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United States v. Ledesma-Cuesta

October 17, 2003


On Appeal from the United States District Court for the Eastern District of Pennsylvania District Court Judge: The Honorable Stewart Dalzell (D.C. No. 01-cr-00374-1)

Before: Barry, Fuentes, and Rosenn, Circuit Judges

The opinion of the court was delivered by: Fuentes, Circuit Judge


Submitted Under Third Circuit L.A.R. 34.1(a) June 2, 2003


During passage from Colombia to Philadelphia, about 400 miles north of the Bahamas in the mid-Atlantic, the crew of a merchant ship, the Trojan Star, discovered defendant, Diodayan Ledesma-Cuesta (hereinafter "Ledesma") and approximately four kilos of cocaine aboard their vessel. When the ship arrived in Philadelphia, the crew handed the defendant and the drugs over to United States Customs officials. Ledesma was prosecuted and convicted in the U.S. District Court for, among other things, possession and attempted possession with intent to distribute cocaine on a vessel subject to the jurisdiction of the United States in violation of the Maritime Drug Law Enforcement Act (MDLEA). On appeal, he claims that the United States lacked jurisdiction over the vessel at the time the cocaine was seized and, therefore, the District Court lacked jurisdiction over his crime under the MDLEA. We disagree. Although the defendant's drug possession occurred in international waters, he planned to possess the drugs and distribute them as the vessel continued into U.S. waters. We thus conclude that the District Court properly exercised jurisdiction. The conviction and sentence will be affirmed.

I. Background

A. Factual

On May 29, 2001, the Trojan Star, a merchant ship carrying bananas, set out from Turbo, Colombia en route to Philadelphia, Pennsylvania. Although the ship was registered in the Bahamas and had "Nassau," the Bahamian capital, inscribed on the stern, the ship had not sailed to the Bahamas during the previous four years. Rather, prior to June 2001, the Trojan Star had been transporting fruit on a bi-weekly basis for approximately four years between Philadelphia and Colombia, S.A., with intervening calls at Port Canaveral, Florida, and Costa Rica.*fn1

In late May 2001, when the Trojan Star arrived at Turbo, Colombia, the ship anchored more than a mile out to sea. None of the crew disembarked at Turbo. Colombian barges loaded with cargo sailed out to the Trojan Star, where Colombian stevedores hoisted crates containing approximately 25 million bananas onto the ship. The bananas were stored on one of four decks located below the main deck of the ship. After leaving Turbo, the Trojan Star sailed to Santa Marta, where additional fruit was loaded onto the ship. On May 30, 2001, the same day the ship arrived in Santa Marta, the Trojan Star set out for Philadelphia, traveling in an essentially northerly straight line.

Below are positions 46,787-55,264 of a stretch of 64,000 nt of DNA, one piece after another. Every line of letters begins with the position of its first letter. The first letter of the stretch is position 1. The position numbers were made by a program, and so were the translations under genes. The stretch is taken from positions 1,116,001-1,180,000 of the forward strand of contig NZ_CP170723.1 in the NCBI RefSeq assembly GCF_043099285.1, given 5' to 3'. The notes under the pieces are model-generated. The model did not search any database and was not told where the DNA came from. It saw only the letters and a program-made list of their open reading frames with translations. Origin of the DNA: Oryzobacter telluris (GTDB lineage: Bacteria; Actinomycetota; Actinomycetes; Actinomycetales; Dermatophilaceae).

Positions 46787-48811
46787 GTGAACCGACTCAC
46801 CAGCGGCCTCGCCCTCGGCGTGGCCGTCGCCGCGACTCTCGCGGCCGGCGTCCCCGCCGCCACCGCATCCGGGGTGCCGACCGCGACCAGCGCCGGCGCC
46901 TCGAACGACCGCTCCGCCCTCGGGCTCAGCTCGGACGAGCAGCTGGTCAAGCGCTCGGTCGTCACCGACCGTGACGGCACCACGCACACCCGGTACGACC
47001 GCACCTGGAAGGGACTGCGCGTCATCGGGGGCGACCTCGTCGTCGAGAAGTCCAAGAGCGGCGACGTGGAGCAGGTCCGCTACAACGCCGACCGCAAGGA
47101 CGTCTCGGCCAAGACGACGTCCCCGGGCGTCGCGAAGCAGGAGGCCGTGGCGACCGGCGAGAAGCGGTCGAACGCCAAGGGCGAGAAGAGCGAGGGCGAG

On or about June 2, 2001, while the ship was in international waters approximately 400 miles and 20 hours by sea northwest of the Bahamas in the mid-Atlantic, Third Officer Jeffree Monton ("Monton"), a crew member of the ship, approached Mast House # 2, which provided access to certain decks where bananas were stored. When Monton opened the door to Mast House # 2, he discovered a stowaway, later identified as defendant Ledesma, standing on a narrow ten-inch wide ledge about ten feet off of the ground. The small area where Ledesma was apprehended was part of the ventilation area of the ship. Monton immediately closed the door and ordered nearby crew members to guard the door, so that he could go inform Captain John Dobson ("Dobson") and Chief Engineer David Peck ("Peck") of the stowaway's presence on board the ship.

After being notified of Ledesma's presence, Peck went to Mast House # 2 and persuaded Ledesma to come down from the ledge. Ledesma was then escorted by crew members to a secured cabin in which he was detained for the remainder of the journey. In the meantime, Peck searched Mast House # 2, and in a gutter almost fourteen feet above the floor, he found a belt containing eight pouches that held more than four kilograms of cocaine, a pocketknife, a lighter, a flashlight with Colombianmanufactured batteries, other various tools, a can of condensed milk, two bottles of water, one block of processed food and four tins of food, and two bags of fruit (these items were all admitted into evidence). According to Chief Engineer Peck and Captain Dobson, the food and equipment were not of the type that would be used by crew members on the Trojan Star, evidence from which the jury could infer that Ledesma brought the items aboard.

Additional searching led crew members to discover the manner in which Ledesma gained access to Mast House # 2: the wire grid across the return air space had been cut, the hatch from one deck to another was slightly open, and an empty water bottle was found on one of the decks on top of the cargo. After the ship arrived in Philadelphia, Captain Dobson observed a series of pallets that had been knocked out to create a passageway to Mast House # 2.

Approximately 25 minutes after Ledesma was removed from Mast House # 2, Captain Dobson interviewed Ledesma who explained that he boarded the ship in Turbo, Colombia during a heavy rain storm. He explained that he was able to enter the ship because he was on one of the barges delivering fruit to the vessel and climbed up a barge mooring rope. He admitted to having worked as a stevedore in the past, although he claimed that he did not receive help from any stevedores in boarding the Trojan Star. He did admit, however, that in 1983, he had stowed aboard a ship from Colombia to Florida but had been deported from the United States in 1997. Captain ...

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